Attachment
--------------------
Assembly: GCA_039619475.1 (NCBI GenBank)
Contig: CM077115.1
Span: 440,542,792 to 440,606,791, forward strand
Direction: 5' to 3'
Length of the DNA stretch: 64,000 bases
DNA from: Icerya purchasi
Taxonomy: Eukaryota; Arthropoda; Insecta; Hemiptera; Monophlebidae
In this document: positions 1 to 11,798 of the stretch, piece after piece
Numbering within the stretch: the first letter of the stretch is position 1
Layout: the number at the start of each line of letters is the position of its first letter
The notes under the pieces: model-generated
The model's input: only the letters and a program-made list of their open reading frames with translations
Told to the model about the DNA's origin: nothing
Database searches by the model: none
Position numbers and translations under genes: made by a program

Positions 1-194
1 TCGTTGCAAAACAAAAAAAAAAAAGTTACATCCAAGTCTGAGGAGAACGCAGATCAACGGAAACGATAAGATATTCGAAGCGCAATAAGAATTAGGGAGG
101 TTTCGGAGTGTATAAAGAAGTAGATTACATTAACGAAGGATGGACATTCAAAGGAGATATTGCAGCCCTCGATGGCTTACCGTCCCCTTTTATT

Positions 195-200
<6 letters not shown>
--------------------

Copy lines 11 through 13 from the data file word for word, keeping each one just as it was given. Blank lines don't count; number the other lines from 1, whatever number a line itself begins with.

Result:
The notes under the pieces: model-generated
The model's input: only the letters and a program-made list of their open reading frames with translations
Told to the model about the DNA's origin: nothing